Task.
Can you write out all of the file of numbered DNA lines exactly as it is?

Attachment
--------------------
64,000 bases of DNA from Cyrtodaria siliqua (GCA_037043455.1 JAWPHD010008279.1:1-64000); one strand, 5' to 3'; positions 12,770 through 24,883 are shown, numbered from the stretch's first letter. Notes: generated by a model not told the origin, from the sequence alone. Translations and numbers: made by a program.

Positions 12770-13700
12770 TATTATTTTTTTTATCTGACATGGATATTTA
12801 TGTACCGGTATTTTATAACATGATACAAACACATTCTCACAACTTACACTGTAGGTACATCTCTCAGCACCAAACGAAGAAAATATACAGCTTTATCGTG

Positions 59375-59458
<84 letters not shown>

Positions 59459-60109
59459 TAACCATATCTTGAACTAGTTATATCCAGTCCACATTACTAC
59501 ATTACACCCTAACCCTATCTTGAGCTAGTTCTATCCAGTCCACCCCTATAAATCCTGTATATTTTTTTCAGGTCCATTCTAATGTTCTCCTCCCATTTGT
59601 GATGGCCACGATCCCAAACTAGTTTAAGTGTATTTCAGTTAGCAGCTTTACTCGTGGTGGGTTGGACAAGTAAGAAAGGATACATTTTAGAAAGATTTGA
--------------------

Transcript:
64,000 bases of DNA from Cyrtodaria siliqua (GCA_037043455.1 JAWPHD010008279.1:1-64000); one strand, 5' to 3'; positions 12,770 through 24,883 are shown, numbered from the stretch's first letter. Notes: generated by a model not told the origin, from the sequence alone. Translations and numbers: made by a program.

Positions 12770-13700
12770 TATTATTTTTTTTATCTGACATGGATATTTA
12801 TGTACCGGTATTTTATAACATGATACAAACACATTCTCACAACTTACACTGTAGGTACATCTCTCAGCACCAAACGAAGAAAATATACAGCTTTATCGTG

Positions 59375-59458
<84 letters not shown>

Positions 59459-60109
59459 TAACCATATCTTGAACTAGTTATATCCAGTCCACATTACTAC
59501 ATTACACCCTAACCCTATCTTGAGCTAGTTCTATCCAGTCCACCCCTATAAATCCTGTATATTTTTTTCAGGTCCATTCTAATGTTCTCCTCCCATTTGT
59601 GATGGCCACGATCCCAAACTAGTTTAAGTGTATTTCAGTTAGCAGCTTTACTCGTGGTGGGTTGGACAAGTAAGAAAGGATACATTTTAGAAAGATTTGA